The Wii U, Nintendo's new tablet-inspired game console, arrives in stores in just a few weeks. And since it's backwards compatible with existing Wii games and accessories, now is a good time to reflect on the top 15 best games the Wii had to offer. Even if you don't own a Wii, if you plan to buy the Wii U you should check these titles out.
A whole new gang of unsavory villains need to be taken to the cleaners in No More Heroes 2. Travis Touchdown returns to the sleazy town of Santa Destroy, where players will enjoy more of the same killer action and punk style of the original game, minus some of its hang-ups. You no longer have to drive to each destination and the side jobs play like simple retro 8-bit arcade games, which streamlines the experience considerably.
This re-imagining of the 8-bit classic stars a helpless boy who befriends an invincible alien blob that loves jellybeans. Different beans cause the blob to transform into various shapes, which must be used strategically to survive levels filled with enemies, pitfalls, and obstacles. It's a great concept that is brought to life with simple but charming 2D graphics and animation. With 40 levels and another 40 mini-challenges, there's plenty here for fans of traditional puzzle-platform games to chew on.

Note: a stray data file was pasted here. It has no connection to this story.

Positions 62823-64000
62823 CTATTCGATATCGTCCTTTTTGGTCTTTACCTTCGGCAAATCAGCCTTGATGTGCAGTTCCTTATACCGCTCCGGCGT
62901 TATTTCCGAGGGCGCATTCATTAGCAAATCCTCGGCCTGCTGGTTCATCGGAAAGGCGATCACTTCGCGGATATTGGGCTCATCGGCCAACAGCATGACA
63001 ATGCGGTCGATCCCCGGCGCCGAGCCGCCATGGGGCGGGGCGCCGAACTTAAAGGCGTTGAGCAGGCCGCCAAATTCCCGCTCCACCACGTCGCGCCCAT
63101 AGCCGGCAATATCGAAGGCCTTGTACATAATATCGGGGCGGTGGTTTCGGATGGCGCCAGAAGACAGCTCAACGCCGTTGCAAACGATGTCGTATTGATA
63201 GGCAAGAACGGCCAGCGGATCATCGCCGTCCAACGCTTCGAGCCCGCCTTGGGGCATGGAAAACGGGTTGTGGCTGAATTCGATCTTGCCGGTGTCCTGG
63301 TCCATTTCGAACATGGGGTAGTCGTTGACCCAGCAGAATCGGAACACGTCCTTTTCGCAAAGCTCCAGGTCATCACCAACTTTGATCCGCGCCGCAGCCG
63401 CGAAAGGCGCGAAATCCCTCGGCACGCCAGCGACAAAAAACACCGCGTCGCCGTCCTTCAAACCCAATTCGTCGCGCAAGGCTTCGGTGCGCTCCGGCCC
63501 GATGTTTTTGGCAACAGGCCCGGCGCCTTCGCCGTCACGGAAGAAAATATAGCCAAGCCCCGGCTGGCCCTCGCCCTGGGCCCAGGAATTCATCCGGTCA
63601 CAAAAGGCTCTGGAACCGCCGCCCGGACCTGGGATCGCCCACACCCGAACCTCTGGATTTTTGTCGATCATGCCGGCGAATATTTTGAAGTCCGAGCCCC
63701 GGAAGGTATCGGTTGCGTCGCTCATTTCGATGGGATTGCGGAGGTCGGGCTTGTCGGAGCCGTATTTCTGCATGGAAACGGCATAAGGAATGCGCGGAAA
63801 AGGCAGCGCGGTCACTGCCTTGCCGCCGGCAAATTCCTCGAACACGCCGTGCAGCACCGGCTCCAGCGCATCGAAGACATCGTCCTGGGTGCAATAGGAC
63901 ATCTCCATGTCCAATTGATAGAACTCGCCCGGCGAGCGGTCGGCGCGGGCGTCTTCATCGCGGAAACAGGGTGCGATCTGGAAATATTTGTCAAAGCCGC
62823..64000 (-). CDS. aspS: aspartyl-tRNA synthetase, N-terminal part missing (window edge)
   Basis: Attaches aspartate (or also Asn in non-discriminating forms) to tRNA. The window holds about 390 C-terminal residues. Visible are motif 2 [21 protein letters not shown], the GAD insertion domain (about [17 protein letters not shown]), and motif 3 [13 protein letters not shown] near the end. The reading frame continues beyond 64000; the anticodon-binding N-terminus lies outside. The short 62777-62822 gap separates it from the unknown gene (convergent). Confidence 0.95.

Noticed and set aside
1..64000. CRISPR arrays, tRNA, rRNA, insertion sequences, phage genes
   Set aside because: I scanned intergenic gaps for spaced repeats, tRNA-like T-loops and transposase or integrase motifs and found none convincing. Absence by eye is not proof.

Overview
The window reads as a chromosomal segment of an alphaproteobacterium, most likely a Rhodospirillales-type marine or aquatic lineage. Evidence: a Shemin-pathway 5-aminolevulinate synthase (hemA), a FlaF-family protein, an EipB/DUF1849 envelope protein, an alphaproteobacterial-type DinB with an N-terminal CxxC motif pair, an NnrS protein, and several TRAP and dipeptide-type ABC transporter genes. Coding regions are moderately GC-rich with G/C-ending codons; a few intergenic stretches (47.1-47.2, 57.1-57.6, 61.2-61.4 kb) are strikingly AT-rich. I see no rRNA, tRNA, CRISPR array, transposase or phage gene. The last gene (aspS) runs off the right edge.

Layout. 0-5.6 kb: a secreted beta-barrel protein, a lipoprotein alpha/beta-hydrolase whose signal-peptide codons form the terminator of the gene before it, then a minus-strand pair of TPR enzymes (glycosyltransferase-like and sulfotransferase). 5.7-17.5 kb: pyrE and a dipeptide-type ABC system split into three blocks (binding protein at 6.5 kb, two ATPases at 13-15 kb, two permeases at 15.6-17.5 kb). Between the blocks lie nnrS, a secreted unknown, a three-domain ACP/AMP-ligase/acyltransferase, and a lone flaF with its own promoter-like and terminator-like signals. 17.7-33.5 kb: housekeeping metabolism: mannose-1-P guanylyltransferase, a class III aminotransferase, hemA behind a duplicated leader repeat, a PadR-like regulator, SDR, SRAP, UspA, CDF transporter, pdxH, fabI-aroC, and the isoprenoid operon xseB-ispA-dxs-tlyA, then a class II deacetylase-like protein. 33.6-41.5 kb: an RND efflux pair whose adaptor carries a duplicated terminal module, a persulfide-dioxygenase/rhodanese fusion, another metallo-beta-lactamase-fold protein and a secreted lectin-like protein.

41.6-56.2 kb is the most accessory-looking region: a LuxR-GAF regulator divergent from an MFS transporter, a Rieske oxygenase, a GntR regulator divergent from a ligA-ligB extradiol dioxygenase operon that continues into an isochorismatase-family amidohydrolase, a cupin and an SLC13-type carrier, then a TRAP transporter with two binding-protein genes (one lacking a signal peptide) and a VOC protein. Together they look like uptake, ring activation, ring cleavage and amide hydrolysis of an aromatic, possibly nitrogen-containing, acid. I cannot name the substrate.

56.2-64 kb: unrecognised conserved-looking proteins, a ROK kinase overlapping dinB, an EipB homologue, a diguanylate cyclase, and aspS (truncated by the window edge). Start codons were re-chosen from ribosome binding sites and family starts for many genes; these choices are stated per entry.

Konami's Wii exclusive makes good use of the controller's tilt functionality to control a water droplet named Dewy. The slippery controls can be frustrating at times (and explains the low Metacritic average), but they work ok and give the game its unique feel. The player can transform Dewy into ice and steam for different effects throughout each level. Don't be fooled by its cute and colorful graphics, which are among the best on the Wii: Dewy's Adventure is a challenging game with imaginative puzzles and level designs.